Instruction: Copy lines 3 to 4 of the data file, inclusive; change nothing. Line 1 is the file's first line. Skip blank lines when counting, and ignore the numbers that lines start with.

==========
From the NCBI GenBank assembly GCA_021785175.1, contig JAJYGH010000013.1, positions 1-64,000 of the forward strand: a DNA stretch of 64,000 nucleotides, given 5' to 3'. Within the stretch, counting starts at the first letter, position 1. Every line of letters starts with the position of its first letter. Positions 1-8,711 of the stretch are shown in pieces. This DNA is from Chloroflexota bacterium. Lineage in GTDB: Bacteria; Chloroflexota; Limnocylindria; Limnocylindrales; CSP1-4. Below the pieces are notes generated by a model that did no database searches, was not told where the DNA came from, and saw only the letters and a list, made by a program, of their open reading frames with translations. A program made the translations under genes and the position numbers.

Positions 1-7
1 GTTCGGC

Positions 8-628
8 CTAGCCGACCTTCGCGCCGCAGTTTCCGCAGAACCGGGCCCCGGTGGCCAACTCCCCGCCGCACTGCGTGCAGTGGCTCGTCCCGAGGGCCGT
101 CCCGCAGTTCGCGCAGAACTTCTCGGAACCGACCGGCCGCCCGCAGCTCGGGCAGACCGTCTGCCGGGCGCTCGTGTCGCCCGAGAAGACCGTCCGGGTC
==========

1 GTTCGGC

Positions 8-628